Saturday, December 30, 2006
"The Library of Congress offers this comprehensive site with digital collections from the National Digital Library. The site is easily searchable--by topic, time period and place--and many collections provide time lines, picture galleries and narrative text, as well as suggestions for outside reading and links to related collections. You'll find information on popular culture ranging from the Emergence of Advertising in America to Baseball and Jackie Robinson, as well as more standard historical features. There are extensive documentary photos in many categories ranging from the Spanish-American War to San Francisco's 1906 earthquake."
Saturday, December 16, 2006
These are some of my favorite Christmas books. I gave copies of them to my sons when they were little boys and I still enjoy reading them every year.
Friday, December 15, 2006
This is a photo of my messy desk. One of my goals during the break is to organize it a little more. I also need to look at what I have on my bulletin board as I think some of it is out of date and I have a little stack of new items that need to be up there as reminders and inspiration.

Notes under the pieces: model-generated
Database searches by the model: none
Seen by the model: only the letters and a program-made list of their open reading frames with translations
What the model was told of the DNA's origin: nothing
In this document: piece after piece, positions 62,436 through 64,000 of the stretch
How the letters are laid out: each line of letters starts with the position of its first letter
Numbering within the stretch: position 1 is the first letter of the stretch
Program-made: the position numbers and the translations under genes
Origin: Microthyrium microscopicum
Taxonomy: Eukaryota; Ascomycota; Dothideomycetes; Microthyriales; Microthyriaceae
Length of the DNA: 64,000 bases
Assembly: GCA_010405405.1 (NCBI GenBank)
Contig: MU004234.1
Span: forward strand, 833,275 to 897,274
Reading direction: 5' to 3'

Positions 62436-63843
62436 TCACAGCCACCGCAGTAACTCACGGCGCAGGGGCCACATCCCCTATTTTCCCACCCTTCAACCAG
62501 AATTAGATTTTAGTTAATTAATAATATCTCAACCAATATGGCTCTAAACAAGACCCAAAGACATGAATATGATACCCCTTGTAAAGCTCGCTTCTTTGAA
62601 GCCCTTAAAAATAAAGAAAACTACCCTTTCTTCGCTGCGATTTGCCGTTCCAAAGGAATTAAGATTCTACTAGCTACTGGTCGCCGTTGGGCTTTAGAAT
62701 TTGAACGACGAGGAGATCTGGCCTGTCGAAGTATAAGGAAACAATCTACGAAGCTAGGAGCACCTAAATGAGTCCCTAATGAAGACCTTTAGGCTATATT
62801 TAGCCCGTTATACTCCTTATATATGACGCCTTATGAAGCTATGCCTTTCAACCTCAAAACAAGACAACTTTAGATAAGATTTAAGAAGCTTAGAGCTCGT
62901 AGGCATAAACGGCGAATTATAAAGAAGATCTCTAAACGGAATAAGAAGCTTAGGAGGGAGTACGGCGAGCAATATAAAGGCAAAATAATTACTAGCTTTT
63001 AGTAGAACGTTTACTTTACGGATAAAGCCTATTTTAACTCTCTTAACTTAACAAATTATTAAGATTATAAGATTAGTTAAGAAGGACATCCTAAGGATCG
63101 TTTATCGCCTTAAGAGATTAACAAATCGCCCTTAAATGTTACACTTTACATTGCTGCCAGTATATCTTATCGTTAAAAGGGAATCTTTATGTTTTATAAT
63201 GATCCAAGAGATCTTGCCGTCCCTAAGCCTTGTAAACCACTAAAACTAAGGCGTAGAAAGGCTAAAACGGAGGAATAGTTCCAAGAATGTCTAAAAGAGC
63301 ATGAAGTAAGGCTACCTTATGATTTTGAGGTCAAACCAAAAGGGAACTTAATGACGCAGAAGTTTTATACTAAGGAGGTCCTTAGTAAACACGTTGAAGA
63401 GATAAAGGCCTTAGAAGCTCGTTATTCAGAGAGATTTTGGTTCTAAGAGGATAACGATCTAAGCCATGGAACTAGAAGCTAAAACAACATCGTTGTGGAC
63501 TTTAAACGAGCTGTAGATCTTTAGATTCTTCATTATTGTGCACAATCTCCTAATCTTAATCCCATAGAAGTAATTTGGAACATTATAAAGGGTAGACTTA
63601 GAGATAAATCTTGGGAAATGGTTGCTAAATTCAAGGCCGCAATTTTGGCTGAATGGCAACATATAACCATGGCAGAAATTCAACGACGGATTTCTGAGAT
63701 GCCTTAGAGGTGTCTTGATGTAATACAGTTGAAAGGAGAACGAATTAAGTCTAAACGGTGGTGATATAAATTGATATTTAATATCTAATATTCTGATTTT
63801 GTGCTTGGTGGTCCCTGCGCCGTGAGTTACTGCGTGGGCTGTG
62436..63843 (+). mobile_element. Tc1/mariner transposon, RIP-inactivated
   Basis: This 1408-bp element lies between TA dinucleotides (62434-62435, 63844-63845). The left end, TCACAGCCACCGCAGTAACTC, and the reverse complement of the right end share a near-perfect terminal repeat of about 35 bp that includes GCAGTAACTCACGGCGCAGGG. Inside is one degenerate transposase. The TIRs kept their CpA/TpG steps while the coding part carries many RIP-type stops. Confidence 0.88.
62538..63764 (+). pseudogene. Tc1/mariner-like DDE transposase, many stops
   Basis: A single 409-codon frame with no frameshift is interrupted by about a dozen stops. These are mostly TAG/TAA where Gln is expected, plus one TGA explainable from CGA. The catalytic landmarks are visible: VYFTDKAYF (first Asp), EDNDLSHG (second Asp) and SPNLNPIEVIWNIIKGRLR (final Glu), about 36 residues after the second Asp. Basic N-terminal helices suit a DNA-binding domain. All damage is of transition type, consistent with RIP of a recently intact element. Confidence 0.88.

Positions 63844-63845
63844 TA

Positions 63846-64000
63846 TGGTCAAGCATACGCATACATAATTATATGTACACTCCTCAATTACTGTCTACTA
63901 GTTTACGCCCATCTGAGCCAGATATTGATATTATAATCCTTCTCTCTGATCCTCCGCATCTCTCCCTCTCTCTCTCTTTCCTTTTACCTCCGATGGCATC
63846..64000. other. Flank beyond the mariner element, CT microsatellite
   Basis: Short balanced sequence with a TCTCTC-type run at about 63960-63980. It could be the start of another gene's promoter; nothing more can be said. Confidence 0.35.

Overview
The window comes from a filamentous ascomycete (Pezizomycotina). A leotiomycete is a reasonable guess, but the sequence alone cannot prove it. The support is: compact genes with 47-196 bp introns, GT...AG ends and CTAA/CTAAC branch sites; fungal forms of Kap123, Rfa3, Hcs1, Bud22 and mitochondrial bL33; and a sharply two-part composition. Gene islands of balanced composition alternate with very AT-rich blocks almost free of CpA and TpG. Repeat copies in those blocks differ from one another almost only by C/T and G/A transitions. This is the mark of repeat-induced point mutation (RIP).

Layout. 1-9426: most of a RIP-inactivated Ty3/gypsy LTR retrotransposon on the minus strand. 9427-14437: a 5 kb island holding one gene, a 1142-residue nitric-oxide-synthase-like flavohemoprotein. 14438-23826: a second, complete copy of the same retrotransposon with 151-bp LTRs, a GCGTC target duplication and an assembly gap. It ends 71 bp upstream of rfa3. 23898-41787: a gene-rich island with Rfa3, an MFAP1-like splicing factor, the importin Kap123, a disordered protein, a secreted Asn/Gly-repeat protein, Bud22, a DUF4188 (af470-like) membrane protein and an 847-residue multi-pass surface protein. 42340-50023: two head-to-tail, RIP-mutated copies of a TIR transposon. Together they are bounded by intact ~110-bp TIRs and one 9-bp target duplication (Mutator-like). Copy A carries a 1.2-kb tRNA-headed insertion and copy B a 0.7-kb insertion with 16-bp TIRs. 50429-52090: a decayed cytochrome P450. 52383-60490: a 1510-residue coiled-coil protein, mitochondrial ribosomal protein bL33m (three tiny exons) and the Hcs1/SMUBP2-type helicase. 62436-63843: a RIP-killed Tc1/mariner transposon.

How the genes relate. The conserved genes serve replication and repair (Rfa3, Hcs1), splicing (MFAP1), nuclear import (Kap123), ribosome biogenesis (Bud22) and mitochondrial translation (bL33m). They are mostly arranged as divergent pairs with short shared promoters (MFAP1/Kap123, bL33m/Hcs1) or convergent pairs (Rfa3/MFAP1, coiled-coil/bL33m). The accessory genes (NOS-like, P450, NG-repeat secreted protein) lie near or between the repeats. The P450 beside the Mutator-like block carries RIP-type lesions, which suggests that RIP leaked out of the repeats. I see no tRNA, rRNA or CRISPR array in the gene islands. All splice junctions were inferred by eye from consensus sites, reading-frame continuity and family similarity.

On December 9th, ten students in the ESU Oregon-7 cohort and our advisor, Perri Perise, had an informal lunch with Mary Jo Pugh, the editor of the American Archivist. The Society of American Archivists is the oldest and largest archival association in North America.
Mary Jo began with defining archives as records of continuing usefulness with the idea that they will be accessible. They are not "old dusty, musty" but are records created in the course of business. They are "what your record managers leave you". Record management is analyzing how long to keep items (retention schedules).
There are two kinds of archives: those which are born digital and analog records. They can be kept by collecting institutions, such as the Oregon Historical Society, which don't create but identify and make records available, and by institutional repositories, such as Portland State University.
The SAA has 4700 personal members; their journal is not yet online but the goal is that it will be. Archives Week is held in October and there is an effort to make it Archives Month.